Jesus speaks these words having just been in the temple – that solid, fixed star in the life of his beloved people.  The place where the symbols of cosmic meaning were etched in stone, enacted through ritual.  Where earth touched heaven.

Luke is almost certainly writing his gospel after 70CE, the year the Romans destroyed the temple.   These words of Jesus speak into this time of disorientation and upheaval.  “Not one stone left upon another,” Jesus had said earlier.  “The powers of the heavens will be shaken.”

When what you thought was solid and fixed moves out of place, then what?  When the unshakeable is shaken, where does that leave you and your little life?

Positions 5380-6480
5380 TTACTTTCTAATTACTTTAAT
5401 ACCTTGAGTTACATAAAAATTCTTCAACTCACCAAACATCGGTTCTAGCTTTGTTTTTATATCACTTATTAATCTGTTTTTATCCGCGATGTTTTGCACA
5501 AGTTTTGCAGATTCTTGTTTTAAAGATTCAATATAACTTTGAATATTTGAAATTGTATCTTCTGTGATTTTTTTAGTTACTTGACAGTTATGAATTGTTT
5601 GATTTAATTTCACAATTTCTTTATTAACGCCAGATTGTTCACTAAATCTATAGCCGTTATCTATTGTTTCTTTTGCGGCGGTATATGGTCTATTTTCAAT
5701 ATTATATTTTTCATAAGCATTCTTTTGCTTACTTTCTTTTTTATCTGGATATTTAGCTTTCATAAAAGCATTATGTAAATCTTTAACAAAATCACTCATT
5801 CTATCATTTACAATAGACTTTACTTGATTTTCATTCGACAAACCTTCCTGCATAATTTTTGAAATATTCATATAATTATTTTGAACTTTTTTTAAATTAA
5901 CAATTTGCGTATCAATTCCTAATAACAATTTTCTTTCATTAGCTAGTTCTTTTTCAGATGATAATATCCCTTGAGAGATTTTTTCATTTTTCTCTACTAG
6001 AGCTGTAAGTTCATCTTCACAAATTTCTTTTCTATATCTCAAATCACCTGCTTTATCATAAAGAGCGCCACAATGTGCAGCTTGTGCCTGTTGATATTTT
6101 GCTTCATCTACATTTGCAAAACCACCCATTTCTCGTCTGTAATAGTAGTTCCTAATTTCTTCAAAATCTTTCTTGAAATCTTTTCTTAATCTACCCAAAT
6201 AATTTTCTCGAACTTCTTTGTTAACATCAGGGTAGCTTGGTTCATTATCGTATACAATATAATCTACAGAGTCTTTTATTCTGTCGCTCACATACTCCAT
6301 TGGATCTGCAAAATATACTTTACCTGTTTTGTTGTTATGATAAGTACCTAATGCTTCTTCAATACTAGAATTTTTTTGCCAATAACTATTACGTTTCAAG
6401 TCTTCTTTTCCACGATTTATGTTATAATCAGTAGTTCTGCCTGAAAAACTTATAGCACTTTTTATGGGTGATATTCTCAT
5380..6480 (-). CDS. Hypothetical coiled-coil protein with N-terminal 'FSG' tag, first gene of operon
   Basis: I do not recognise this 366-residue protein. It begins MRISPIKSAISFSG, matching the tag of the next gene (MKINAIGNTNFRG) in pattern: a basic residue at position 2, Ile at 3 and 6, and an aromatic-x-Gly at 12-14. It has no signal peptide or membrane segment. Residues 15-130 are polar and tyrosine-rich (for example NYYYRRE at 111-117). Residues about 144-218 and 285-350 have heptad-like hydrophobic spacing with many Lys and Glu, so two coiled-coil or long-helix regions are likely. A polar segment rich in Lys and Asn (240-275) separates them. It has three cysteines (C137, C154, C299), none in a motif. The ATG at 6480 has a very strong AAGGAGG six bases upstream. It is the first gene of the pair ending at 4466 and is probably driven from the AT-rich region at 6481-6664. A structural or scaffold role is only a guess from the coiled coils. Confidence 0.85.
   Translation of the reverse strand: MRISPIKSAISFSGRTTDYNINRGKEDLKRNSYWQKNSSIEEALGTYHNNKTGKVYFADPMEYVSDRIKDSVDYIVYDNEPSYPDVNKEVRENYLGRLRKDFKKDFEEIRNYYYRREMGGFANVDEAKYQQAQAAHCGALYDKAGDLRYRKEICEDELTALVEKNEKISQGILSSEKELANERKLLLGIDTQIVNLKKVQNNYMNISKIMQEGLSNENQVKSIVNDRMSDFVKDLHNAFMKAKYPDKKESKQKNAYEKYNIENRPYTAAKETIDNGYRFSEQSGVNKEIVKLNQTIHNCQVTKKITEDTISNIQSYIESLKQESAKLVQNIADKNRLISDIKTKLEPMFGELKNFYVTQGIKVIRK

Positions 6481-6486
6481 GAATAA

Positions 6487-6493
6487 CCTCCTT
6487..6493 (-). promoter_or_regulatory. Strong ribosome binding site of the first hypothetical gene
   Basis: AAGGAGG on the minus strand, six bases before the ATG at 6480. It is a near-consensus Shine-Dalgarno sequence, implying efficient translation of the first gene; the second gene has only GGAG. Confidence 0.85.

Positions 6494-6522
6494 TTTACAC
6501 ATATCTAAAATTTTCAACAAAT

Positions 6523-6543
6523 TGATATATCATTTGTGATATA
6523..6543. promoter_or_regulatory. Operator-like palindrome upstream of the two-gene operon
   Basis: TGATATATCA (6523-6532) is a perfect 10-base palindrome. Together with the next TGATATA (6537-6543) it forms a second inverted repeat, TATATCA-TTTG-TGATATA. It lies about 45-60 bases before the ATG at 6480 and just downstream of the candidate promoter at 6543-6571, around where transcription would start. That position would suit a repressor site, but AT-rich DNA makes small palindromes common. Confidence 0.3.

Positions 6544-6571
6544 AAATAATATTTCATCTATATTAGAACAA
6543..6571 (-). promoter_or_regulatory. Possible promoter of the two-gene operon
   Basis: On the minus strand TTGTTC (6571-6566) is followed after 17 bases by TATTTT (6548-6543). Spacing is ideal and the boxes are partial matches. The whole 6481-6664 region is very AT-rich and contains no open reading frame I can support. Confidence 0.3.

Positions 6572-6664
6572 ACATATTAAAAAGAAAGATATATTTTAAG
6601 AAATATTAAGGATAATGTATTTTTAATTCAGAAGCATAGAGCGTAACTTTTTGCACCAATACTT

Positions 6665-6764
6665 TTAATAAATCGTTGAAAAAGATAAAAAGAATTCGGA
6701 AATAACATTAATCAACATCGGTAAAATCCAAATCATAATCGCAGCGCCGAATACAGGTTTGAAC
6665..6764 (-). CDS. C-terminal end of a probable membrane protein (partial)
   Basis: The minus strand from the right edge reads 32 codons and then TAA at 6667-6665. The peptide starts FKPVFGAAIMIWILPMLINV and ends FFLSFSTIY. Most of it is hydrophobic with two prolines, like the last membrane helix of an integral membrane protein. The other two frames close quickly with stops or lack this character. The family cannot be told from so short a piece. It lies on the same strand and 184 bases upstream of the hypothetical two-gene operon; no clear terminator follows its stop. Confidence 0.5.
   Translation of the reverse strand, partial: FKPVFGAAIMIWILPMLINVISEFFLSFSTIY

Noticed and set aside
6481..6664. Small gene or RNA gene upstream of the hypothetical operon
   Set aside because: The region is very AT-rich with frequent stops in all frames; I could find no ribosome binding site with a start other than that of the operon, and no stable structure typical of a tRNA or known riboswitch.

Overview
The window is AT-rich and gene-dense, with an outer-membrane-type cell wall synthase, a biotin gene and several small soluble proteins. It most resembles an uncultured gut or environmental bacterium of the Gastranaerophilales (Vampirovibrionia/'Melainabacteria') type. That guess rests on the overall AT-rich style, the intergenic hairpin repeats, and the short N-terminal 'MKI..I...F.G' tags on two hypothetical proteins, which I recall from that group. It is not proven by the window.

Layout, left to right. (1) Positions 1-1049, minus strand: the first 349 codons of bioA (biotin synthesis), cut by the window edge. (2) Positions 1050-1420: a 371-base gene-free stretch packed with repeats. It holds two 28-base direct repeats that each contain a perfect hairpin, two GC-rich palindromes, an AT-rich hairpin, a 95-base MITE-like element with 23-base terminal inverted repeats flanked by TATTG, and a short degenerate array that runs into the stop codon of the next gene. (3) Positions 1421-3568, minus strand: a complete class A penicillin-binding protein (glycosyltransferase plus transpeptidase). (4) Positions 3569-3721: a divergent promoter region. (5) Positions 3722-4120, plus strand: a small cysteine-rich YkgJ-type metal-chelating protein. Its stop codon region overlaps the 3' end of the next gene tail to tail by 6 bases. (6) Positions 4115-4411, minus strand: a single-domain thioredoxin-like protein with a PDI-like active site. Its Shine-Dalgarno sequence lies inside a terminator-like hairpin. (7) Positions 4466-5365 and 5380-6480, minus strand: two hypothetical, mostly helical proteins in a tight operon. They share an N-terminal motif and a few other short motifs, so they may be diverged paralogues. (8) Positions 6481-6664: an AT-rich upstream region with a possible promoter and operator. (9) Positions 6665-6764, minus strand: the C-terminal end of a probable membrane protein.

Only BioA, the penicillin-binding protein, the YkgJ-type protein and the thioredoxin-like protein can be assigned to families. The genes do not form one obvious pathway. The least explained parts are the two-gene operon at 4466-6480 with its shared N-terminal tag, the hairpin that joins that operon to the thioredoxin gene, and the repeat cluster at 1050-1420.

2018 is not yet over, but on the church calendar, this is day one of a new liturgical year.  Without fail, I’m always a bit taken aback that these are the words and images to begin Advent.  They are startling, especially when one is expecting tidings of comfort and joy.  I’m yet to see a Hallmark card with the greeting: “May your season be filled with fear and foreboding for what is coming upon the world”…flip to the inside…”for the powers of the heavens will be shaken.”  If you’re still looking for a tagline for your family holiday cards, it’s not too late.

How to greet these words that beckon us into this new season?  Especially when they sound eerily close to summarizing the recent report from the Intergovernmental Panel on Climate Change.

Is this a meltdown?  An unravelling?

A shake up?  A shakedown?

A crash?  A market correction?

Jesus’ words are by no means a direct forecast of our present predicament, but apparently there are some common themes that connect 70CE, 1963, and 2018CE: Disorientation, loss, grief, confusion, fear.  Solid things coming undone.  Has there ever been a year free from these realities?  A month?  A day?